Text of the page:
Tuesday, February 14, 2017

Lovers & Martyrs

 Happy Saint Valentine's Day!

In our home, Saint Valentine's Day is a highly anticipated feast. We love getting crafty, eating well, and basking in sweet words; this year was no different. Our celebration began on the Eve of Saint Valentine with a rose and poem (Eve of Saint Valentine by Tom Hood). But for me, true romance begins with strawberry cream cheese croissants, and to my delight, such was my surprise this morning!

 Croissant and roses; sweet gifts from my valentine.

On this great Feast of Saint Valentine, we celebrated by having Felicity and Cordelia send out homemade valentines to our family and friends.

In the evening, we dropped off the girls at grandma's and dined at Le Bouillon in Omaha's Old Market. 'Twas delicious and quite the culinary experience! But alas, we opted to be old fashioned and not take photos of our food.

We are so grateful for this beautiful feast. As good as our meal was, what makes this day so enjoyable is knowing that romance does not consist merely in the delights of life, but in the suffering as well. St. Valentine's Day is the feast of both lovers and martyrs, and the paradox of romance embraces them both.

This year, my husband composed a prayer to St. Valentine to be sent out with the valentines. Sancte Valentini, ora pro nobis!

Saint Valentine, patron of valiant love
St. Valentine is patron of valiant love, that particular love the pursuit of which is difficult but worthwhile.
Who, elevating husbands and wives
The marriages St. Valentine performed in secret were not natural marriages merely, but were elevated to the dignity of a sacrament by virtue of the couples’ baptisms.
To Cana’s sacramental wines,
Christian marriage is here referred to as Cana’s sacramental wines, wine being the quintessential sacramental element, and the new wine of Cana signifying the grace which Christ effects in the lives of those who experience the sacrament of holy matrimony.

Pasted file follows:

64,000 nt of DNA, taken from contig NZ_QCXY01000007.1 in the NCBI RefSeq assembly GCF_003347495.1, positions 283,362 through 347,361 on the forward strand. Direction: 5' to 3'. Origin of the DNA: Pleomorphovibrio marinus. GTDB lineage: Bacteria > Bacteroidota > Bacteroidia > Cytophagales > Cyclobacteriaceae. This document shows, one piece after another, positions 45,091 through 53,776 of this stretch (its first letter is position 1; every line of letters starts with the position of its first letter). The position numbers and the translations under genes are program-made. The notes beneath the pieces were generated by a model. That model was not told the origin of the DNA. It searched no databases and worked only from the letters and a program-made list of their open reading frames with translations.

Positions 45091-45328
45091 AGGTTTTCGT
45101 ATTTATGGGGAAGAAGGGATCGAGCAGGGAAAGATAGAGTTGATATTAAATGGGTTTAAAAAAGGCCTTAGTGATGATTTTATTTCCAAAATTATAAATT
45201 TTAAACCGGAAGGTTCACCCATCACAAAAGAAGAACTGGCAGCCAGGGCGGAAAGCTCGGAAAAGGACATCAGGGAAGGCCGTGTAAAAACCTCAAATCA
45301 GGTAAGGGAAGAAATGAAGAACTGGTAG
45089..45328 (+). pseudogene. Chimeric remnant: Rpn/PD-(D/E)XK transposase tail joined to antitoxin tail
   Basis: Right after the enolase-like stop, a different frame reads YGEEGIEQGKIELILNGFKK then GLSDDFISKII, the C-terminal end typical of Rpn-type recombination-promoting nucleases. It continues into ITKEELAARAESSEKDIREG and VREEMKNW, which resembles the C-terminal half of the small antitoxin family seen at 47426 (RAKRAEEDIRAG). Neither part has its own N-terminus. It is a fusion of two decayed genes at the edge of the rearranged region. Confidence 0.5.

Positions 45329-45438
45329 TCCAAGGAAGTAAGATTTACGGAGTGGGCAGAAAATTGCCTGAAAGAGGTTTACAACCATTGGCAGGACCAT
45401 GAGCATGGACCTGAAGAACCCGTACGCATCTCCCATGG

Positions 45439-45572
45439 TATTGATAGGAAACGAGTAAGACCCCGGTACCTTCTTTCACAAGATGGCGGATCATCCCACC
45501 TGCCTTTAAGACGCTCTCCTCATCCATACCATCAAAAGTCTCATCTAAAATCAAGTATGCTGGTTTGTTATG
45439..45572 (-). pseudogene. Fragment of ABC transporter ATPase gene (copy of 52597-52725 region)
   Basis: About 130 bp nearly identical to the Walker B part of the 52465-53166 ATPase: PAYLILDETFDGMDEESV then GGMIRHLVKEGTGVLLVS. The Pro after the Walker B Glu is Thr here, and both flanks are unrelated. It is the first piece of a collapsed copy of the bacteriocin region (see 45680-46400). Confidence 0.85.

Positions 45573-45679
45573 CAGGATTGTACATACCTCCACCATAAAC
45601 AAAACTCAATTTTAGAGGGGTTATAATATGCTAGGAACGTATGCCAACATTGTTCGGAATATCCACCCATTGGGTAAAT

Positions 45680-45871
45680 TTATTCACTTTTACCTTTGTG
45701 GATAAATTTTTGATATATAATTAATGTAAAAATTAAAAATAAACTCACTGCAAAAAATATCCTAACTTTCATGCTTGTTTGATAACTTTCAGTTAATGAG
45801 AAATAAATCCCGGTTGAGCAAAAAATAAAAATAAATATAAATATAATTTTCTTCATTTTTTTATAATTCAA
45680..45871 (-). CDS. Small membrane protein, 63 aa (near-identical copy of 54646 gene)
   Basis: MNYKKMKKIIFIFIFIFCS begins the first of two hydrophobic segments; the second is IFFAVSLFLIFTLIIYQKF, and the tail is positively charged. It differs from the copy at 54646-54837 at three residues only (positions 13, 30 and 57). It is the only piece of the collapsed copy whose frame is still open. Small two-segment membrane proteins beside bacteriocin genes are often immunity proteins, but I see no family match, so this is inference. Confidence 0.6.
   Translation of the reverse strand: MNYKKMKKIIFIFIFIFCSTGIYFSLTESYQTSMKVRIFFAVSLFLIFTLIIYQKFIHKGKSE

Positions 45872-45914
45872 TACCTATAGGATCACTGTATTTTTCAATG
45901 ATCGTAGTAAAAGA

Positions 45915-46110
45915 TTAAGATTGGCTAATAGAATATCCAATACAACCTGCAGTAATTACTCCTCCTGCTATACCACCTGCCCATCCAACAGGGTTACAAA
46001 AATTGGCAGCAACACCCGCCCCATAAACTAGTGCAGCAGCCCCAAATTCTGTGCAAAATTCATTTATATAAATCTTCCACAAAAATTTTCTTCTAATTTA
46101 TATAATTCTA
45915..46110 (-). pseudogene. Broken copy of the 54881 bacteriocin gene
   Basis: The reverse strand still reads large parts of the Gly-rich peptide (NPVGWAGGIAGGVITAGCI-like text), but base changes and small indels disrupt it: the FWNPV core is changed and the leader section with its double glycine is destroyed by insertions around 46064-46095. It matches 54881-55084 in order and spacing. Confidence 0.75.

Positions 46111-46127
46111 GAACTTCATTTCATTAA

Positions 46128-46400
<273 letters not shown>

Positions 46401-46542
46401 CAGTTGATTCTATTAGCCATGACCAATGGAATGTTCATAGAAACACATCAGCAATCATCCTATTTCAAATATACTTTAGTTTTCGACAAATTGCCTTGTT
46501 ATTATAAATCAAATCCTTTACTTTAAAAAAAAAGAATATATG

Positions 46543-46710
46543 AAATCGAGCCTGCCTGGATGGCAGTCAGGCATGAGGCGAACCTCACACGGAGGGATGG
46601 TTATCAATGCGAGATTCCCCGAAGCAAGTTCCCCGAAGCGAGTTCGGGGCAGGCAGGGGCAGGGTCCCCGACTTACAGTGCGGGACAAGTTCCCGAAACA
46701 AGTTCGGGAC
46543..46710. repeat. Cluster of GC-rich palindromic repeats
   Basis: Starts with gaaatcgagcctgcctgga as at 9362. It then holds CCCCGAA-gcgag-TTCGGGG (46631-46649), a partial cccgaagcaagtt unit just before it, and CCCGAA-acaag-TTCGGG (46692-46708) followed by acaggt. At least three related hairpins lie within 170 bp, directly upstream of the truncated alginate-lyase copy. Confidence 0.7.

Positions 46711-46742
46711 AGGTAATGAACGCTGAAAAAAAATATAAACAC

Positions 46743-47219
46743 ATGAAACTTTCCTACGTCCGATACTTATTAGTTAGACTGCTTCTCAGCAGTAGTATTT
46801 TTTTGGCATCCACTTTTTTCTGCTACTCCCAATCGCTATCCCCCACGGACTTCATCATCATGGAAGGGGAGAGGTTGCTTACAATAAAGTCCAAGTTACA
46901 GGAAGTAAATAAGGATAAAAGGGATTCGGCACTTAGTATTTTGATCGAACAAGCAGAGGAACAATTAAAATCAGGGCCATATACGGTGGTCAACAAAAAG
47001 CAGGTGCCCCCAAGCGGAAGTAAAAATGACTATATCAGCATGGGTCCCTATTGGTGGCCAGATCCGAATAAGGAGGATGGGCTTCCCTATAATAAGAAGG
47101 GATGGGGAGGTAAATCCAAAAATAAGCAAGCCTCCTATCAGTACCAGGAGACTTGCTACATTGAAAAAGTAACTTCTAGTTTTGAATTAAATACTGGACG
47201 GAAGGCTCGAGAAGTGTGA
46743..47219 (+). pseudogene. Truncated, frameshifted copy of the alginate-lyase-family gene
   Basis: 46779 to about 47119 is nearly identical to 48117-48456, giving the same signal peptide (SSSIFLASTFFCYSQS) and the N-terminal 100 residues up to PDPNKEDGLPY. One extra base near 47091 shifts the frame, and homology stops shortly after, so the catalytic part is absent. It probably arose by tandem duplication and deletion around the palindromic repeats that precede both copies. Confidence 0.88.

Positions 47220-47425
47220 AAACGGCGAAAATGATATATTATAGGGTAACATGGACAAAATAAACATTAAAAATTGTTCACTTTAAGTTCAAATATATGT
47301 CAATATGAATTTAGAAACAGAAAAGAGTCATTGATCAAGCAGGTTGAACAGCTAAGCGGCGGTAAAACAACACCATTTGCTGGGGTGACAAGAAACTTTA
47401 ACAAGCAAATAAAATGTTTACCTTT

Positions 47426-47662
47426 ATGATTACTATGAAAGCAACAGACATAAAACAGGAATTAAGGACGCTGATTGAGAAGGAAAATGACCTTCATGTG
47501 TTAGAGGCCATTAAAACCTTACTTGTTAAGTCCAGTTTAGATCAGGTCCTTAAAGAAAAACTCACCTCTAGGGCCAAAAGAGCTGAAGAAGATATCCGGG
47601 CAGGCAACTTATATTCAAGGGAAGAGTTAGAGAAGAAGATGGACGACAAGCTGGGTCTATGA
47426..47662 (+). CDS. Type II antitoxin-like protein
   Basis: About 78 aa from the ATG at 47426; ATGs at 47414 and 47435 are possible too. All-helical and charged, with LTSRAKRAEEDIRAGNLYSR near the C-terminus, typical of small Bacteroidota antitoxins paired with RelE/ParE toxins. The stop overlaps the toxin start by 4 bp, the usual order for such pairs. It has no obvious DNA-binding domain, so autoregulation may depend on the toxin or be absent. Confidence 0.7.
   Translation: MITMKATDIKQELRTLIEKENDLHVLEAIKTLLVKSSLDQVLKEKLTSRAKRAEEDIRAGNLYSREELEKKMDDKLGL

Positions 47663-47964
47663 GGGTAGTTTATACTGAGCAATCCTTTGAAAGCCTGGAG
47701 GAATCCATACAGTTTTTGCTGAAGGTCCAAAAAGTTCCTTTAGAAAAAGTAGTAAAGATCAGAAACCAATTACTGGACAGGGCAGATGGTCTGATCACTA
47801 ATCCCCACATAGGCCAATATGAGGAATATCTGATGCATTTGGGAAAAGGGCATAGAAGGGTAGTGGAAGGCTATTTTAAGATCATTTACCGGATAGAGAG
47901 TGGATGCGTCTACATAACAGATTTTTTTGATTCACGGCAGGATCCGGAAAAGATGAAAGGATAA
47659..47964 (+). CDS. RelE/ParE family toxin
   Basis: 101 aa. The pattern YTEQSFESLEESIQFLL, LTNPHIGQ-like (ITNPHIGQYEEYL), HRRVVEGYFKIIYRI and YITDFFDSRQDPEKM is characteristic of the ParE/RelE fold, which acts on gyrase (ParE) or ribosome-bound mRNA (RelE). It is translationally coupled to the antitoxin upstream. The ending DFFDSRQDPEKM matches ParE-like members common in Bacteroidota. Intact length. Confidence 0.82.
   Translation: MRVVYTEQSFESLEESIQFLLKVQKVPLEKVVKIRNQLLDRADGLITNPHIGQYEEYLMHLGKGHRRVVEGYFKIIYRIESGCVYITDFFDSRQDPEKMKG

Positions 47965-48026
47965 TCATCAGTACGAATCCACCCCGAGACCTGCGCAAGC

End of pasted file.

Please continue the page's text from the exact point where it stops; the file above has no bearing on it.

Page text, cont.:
Set the romance of martyrdom above
True romance is characterized by suffering, which any romantic would affirm, and yet is not suffering only, but a suffering that has as its end the love of another. Hence, both valiant love and martyrdom may easily be seen to be romantic. It is no wonder the word has as its namesake Rome, the place of both lovers and martyrs. 
Pomegranates and chocolate troves
These gifts from God are also archtypes of erotic love, and are set below romance, for though such may be included, they are not of the essence of romance.

Pray for us, that the light of Christ
This is a paraphrase from St. Valentine’s own prayer from the Golden Legend.
Illumine this house in such wise
In his prayer, St. Valentine prays for God not only to illumine the blind daughter of the judge in whose custody he finds himself, but also for the whole house to be made illumined spiritually.
That its dwellers may in their lives
Know Him to be God and not miss
In the Parliament of Foules, Scipio asks the way to heaven of his grandfather, who replies in essence, first know your eternal end, who is God, then work busily in light of that end in order not to miss the path (St. Valentine’s Via Flaminia) to the gate Christ opened and which leads to heavenly bliss.  
The path that leads to heavenly bliss.


  1. This is a beautiful post with lovely traditions Cecily! I added it my Valentine foodie post at the top here: http://www.asliceofsmithlife.com/2017/02/10-simple-valentine-food-ideas-for_15.html

  2. What beautiful traditions your family has! I love the poem and prayer.